Erdogan wants to annex Northern Cyprus, top US senator says
The top US senator on the Foreign Relations Committee blasted Turkish President Recep Tayyip Erdogan for working with “brutal dictators” and vowed to block arms sales to Ankara after the Turkish leader said he was assured by US President Joe Biden F-16 sales would proceed.
“I will not approve the sale of any F-16 to Turkey until it stops its campaign of provocations in the wider region,” Democratic Senator Robert Menendez said Wednesday, at an online event marking the anniversary of Turkish Cypriot declarations of an independent state, in the northern part of divided Cyprus.
“The threat of the occupied area is one that has to be taken very seriously. The US should not put any F-16 fighter jets in President Erdogan’s hands," he added.
Turkey invaded Cyprus in 1974 after a failed coup attempted to unite the island with Greece. Since then, Cyprus has been divided between the internationally recognised Republic of Cyprus in the South and the Turkish republic, recognised only by Ankara.
Menendez, a noted critic of Erdogan, drew a parallel to the Cyprus issue and the war in Ukraine.
“Erdogan sees the illegal annexation of part of Ukraine and takes note. Because he wants to do the same in northern Cyprus and annex the occupied territories," he said.
In September, Erdogan said he would increase troop numbers in Northern Cyprus after the US fully lifted its arms embargo on the ethnically divided island. Turkey maintains about 40,000 troops in the north.
'F-16s at hand'
The Eastern Mediterranean has emerged as a flashpoint in the sale of US F-16s to Turkey. In September, Erdogan made a veiled threat against neighbouring Greece, with Athens warning the region could erupt into a Ukraine-style war.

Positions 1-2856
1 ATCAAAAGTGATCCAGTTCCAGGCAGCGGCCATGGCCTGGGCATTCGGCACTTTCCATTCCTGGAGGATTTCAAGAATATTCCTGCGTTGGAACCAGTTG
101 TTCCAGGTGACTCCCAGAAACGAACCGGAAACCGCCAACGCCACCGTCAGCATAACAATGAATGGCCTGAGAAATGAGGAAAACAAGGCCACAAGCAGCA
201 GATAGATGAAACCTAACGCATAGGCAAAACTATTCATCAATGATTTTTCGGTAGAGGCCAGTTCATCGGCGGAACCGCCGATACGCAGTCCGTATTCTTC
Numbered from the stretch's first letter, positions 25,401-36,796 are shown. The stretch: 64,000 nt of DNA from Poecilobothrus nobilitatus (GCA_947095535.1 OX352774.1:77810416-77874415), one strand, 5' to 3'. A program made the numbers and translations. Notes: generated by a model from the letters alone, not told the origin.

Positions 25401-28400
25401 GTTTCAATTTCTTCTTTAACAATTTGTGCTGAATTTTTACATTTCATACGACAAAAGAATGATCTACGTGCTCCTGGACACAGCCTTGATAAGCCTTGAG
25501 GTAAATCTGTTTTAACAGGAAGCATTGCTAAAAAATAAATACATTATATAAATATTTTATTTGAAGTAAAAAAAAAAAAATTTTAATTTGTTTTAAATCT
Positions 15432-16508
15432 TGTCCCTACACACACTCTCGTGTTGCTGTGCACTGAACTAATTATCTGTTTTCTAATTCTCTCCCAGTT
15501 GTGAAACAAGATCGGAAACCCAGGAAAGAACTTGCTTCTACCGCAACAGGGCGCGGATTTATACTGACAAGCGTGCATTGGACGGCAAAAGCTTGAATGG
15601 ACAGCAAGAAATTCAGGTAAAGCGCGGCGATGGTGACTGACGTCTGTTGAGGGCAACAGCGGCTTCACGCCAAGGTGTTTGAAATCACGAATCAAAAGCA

Ties between Greece and the US have strengthened in recent years, while those with Turkey have frayed.
Turkey’s arms industry was sanctioned by the US in 2020 after it acquired the Russian S-400 missile defence system. Several US lawmakers have also opposed Turkey’s military forays in Syria, the Caucuses, and Libya.
In an interview with reporters on his way back from the G-20 summit in Bali, Erdogan said Biden had told him the F-16 purchase was "in his hands”.
A White House readout of the meeting didn’t mention arms sales, but the Biden administration has indicated backing for the sale of F-16 fighter jets and airforce modernisation kits to its Nato ally.
In a letter to Congress in June, the Department of Defence said that the US "fully supports" Turkey's efforts to modernise its air force, seeing the move as “a contribution to Nato security and therefore American security”.
Biden gave his clearest support to the sale at a Nato conference in Madrid in July saying: “We (the US) should sell [Turkey] the F-16 jets and modernise those jets as well. It’s not in our interest not to do that.”
'Nato not a shield'
Earlier this month, Erdogan said that Turkey's effort to purchase F-16 jets would be "much easier" if Republicans won control of the US Senate, an apparent nod to Menendez’s oversight of any sale.
“If the Republicans claim the few seats they need in the Senate, things will be much easier for us,” Erdogan said.
While Republicans gained control of the House of Representatives, Democrats held their Senate majority. Recent developments, however, indicate broader bipartisan opposition to arms sales to Turkey.
On Wednesday, a bipartisan group of 22 lawmakers urged their colleagues in Congress to maintain a provision in the final draft of America’s defence spending bill, conditioning the sale of F-16 fighter jets and upgrade kits to Turkey on the US verifying they are not used for illegal territorial overflights of neighbouring Greece.
“Turkey’s membership in NATO cannot and should not shield the Erdogan government from being held responsible for its behavior by US policymakers,” the letter said.
Turkey has leveraged its position in Nato and its role in the Ukraine war to advance foreign policy priorities. Besides supplying armed drones to Ukraine, Erdogan has emerged as one of the few Nato leaders to maintain a channel of communication with Russian President Vladimir Putin.
Turkey's mediator status was underscored Monday when CIA Director William Burns met with his Russian counterpart in the Turkish capital, Ankara, to warn Moscow against the potential use of any nuclear weapons in Ukraine.
Turkey also helped broker a UN-backed deal between Ukraine and Russia in July to allow for the export of grain from Black Sea ports. At the same time, President Erdogan has sought to expand economic ties with Moscow.